The civil law mode of criminal procedure allowed justices of the peace or other officials to examine suspects and possible witnesses before trial and then, occassionally, those examinations were read in court in lieu of live testimony.

How does that practice, which Crawford strongly condemned, different from the practice playing a 911 tape as in Davis? In the majority opinion written by Justice Scalia, there is no direct answer, but an inference that a statement made during the contemporaneousness of an emergency is somehow not "testimonial" but the same statement made a mere few minutes later, magically becomes testimonial even though it is made by the same speaker, to the same listener, and for the same purpose.

Of course, there is no historical precedent for the court's new "emergency" non-testimonial finding because the ability for the government to learn and investigate crimes as they occurred was largely impossible given the techonology at the time of the Sixth Amendment's confrontation clause's historical founding.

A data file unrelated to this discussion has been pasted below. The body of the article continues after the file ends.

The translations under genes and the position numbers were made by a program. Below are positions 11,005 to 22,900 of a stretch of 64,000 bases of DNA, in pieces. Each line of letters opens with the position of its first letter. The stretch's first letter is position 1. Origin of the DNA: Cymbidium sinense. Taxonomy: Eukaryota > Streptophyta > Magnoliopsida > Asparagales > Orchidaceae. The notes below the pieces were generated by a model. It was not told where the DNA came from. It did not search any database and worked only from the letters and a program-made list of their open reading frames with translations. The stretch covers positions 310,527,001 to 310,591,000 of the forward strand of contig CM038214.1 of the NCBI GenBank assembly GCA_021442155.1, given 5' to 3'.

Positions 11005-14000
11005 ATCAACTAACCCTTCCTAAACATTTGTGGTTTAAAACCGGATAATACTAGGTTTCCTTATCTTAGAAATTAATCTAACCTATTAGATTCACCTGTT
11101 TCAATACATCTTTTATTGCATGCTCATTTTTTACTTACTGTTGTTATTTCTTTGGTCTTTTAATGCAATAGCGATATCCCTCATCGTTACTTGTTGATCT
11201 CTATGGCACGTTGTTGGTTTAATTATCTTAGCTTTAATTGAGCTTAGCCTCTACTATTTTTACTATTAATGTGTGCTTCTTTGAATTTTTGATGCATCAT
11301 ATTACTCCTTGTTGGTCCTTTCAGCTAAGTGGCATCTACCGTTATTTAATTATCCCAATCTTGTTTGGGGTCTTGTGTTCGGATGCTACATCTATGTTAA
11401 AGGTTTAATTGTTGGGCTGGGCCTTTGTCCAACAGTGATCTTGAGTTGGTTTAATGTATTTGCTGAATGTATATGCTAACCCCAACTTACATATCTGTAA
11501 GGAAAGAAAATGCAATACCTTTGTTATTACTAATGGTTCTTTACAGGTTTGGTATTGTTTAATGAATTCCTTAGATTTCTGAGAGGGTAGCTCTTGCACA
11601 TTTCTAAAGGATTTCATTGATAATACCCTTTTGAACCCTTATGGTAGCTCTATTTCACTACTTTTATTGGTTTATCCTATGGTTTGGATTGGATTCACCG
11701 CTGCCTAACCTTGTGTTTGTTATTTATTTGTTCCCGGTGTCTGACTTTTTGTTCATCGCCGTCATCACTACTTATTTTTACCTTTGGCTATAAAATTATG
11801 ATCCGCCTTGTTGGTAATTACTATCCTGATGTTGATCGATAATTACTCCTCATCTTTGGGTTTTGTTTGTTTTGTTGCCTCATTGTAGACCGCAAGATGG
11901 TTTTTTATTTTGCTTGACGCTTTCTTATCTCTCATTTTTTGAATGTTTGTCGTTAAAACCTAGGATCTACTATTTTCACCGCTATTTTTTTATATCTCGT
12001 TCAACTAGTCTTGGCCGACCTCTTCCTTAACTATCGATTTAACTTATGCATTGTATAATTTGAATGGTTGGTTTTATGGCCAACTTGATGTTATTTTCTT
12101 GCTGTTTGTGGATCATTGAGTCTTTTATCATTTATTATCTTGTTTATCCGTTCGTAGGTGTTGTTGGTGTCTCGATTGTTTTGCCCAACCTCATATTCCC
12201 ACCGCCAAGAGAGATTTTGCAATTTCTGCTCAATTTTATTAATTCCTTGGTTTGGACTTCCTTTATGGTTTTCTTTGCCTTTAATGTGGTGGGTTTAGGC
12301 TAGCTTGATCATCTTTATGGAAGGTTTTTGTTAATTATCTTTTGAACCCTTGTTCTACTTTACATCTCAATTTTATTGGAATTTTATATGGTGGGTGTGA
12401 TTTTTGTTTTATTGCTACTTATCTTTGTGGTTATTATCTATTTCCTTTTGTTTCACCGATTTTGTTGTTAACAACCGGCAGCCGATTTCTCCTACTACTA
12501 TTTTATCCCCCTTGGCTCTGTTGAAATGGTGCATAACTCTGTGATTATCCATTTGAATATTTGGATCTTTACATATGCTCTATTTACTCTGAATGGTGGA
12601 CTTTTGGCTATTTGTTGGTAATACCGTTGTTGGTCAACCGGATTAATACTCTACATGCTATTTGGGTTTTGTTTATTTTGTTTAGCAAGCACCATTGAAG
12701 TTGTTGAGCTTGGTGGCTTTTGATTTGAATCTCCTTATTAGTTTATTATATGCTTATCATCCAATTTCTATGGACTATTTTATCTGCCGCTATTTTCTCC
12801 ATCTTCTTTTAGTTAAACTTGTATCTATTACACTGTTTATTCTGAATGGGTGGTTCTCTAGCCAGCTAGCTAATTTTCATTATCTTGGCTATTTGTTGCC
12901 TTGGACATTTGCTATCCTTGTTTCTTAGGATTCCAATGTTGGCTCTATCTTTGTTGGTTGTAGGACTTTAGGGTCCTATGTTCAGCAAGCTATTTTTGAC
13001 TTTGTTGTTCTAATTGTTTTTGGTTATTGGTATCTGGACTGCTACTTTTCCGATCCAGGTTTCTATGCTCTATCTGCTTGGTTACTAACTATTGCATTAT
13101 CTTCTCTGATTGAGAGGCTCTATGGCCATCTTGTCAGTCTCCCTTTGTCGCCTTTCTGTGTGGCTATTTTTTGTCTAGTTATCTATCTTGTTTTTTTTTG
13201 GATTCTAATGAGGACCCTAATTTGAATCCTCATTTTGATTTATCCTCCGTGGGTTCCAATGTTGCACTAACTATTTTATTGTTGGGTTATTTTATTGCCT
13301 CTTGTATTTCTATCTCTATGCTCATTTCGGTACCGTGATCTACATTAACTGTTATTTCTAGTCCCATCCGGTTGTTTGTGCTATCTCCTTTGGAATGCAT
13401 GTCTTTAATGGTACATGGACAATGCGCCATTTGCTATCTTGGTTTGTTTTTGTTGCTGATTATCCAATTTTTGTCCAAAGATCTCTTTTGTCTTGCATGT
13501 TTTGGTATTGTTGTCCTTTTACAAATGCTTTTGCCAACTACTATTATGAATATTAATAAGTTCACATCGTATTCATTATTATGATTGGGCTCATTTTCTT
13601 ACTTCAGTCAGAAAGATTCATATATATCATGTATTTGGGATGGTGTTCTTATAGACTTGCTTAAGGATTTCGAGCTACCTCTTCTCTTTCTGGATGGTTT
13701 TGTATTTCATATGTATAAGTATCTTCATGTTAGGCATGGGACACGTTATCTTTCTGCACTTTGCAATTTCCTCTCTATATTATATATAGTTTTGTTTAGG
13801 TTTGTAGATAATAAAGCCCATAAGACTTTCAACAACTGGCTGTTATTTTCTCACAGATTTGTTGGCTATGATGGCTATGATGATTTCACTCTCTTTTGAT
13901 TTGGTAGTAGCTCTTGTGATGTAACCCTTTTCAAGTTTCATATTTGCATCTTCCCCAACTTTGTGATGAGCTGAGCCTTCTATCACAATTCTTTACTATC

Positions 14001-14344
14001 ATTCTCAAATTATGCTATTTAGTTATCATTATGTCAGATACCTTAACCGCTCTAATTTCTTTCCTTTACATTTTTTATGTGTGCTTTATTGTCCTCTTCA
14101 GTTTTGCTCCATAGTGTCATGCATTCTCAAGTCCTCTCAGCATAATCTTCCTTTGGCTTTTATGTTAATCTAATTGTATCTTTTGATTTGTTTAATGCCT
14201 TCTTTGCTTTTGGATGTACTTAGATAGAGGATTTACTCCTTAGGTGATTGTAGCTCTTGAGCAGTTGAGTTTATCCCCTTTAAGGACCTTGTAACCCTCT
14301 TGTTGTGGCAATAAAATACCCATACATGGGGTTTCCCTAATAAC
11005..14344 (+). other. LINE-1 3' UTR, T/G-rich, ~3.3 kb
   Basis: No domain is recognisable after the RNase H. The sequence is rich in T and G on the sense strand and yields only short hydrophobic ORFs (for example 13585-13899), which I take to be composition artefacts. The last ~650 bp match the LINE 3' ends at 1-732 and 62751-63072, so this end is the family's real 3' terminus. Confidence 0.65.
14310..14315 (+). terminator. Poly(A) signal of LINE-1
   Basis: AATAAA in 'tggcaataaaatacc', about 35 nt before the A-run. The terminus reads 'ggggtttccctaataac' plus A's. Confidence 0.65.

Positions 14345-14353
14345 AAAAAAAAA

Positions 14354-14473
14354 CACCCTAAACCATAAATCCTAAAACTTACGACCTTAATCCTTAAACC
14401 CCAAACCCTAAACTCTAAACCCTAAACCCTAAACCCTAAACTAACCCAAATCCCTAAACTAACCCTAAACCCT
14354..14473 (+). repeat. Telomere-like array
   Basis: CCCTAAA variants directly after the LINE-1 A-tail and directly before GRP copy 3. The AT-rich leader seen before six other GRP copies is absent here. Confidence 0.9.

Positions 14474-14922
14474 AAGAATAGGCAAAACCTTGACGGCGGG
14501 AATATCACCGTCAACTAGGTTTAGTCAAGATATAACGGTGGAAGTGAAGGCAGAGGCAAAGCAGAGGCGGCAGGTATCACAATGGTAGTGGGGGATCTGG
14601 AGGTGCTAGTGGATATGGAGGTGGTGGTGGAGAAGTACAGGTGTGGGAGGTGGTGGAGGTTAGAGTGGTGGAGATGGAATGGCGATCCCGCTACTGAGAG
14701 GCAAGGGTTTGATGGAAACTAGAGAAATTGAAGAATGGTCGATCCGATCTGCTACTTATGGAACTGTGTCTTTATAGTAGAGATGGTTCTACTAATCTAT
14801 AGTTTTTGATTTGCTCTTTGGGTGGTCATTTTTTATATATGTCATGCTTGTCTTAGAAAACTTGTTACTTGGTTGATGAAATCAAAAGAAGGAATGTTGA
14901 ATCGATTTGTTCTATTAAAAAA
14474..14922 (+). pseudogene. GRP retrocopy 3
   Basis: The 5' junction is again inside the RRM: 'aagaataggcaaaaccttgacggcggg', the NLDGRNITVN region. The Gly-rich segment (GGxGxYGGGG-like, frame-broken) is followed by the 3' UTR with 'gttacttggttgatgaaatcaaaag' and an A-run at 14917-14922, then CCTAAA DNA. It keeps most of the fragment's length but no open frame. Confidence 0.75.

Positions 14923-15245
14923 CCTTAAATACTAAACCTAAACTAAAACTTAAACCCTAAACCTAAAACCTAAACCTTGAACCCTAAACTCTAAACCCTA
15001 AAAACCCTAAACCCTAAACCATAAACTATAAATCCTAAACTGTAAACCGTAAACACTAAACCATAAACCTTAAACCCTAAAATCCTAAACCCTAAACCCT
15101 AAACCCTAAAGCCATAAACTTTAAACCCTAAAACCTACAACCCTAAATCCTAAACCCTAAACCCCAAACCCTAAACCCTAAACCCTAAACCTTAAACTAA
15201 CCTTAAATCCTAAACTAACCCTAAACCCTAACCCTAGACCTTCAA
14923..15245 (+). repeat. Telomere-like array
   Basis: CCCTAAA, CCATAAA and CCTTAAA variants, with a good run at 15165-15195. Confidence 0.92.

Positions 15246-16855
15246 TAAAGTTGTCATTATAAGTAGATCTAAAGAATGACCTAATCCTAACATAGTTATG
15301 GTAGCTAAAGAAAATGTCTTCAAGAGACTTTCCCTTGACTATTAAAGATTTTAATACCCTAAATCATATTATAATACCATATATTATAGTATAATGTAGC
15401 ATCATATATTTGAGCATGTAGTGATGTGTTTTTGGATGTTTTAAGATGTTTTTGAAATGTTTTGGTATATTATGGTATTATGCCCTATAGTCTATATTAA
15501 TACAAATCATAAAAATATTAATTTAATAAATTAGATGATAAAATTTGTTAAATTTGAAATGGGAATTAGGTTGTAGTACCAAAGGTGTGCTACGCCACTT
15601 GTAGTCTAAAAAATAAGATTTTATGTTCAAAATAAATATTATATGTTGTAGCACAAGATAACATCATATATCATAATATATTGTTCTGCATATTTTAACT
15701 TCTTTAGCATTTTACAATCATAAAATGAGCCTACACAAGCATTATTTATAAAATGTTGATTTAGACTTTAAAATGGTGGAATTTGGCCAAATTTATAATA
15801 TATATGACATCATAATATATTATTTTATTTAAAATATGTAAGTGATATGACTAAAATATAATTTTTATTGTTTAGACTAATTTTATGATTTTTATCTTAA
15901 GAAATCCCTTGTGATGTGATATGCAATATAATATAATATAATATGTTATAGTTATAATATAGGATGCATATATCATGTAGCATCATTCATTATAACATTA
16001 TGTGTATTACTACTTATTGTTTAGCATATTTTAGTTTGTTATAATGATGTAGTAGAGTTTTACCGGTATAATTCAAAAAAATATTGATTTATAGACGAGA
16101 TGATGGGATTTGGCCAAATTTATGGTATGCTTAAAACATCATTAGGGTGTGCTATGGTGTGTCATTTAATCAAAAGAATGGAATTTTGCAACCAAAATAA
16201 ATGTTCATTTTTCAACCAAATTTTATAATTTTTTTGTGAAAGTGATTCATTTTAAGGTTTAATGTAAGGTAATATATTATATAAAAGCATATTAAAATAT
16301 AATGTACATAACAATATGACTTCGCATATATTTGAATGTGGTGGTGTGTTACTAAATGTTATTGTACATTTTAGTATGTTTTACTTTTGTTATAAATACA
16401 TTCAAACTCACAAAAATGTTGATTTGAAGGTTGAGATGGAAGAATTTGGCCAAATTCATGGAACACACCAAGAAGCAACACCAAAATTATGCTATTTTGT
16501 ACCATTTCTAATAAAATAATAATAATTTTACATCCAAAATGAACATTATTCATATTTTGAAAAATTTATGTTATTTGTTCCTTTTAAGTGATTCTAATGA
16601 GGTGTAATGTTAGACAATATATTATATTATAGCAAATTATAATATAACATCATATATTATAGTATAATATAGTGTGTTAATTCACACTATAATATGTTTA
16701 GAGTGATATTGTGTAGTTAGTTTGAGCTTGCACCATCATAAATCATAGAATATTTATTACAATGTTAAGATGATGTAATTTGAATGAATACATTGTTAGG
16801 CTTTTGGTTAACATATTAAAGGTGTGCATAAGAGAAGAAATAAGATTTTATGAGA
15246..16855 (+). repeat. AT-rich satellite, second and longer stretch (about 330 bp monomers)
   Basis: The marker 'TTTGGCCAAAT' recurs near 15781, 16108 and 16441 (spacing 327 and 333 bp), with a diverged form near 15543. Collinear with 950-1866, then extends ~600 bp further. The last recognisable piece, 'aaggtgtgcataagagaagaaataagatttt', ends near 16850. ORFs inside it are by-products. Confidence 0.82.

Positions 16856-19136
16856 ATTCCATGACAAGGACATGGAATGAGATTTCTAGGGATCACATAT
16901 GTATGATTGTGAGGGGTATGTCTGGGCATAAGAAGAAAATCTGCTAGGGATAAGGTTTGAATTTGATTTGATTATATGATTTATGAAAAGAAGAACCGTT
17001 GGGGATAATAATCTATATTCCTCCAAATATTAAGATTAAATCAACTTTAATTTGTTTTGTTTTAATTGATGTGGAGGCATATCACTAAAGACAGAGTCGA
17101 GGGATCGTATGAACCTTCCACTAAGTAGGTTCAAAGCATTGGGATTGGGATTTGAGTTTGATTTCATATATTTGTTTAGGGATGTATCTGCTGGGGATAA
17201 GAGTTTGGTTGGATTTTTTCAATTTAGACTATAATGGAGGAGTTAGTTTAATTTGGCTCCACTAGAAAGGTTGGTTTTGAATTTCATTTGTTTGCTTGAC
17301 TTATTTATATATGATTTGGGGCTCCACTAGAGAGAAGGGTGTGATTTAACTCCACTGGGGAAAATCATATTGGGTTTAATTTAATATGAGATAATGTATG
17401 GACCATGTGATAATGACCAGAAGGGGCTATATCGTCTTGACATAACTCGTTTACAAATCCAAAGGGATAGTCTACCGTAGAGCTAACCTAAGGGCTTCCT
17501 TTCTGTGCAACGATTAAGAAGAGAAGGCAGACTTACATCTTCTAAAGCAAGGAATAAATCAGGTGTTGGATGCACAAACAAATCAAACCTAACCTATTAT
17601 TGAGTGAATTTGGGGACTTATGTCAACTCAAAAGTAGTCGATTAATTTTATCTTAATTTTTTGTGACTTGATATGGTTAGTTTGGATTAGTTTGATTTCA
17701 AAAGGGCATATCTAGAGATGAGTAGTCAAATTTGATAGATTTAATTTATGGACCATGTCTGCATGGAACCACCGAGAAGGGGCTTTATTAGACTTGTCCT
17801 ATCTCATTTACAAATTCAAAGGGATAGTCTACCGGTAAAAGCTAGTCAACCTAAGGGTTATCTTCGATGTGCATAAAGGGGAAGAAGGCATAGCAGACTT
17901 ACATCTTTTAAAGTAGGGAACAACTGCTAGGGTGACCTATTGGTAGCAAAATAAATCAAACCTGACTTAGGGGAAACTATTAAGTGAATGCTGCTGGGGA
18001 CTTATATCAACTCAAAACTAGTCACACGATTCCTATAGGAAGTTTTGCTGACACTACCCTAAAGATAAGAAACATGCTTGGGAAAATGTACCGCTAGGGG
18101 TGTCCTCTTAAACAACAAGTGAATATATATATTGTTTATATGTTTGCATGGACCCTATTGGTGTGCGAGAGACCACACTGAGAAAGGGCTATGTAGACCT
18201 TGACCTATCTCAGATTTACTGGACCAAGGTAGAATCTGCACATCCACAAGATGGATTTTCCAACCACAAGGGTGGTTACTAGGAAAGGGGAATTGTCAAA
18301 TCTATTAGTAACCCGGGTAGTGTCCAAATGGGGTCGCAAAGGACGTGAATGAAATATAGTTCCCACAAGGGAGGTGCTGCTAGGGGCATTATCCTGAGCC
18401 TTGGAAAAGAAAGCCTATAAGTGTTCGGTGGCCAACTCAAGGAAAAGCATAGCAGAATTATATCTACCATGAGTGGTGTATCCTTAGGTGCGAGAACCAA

However, if a hypothetical inquistitor at Sir Walter Raleigh's trial (the focus of much of Court's thoughts as expressed by Justice Scalia in Crawford), were asked, the inquistitor would no doubt say that the statements made by witnesses against Sir Raleigh were made during the ongoing emergency of the State trying to respond to an alleged treasonous plot.

Instead, by finding the statements in Davis to be non-testimonial, the Court has essentially found that as technology makes it easier and quicker for the State to learn what its citizens are doing, that technology waters down the protections that have been the bedrocks of our judicial system.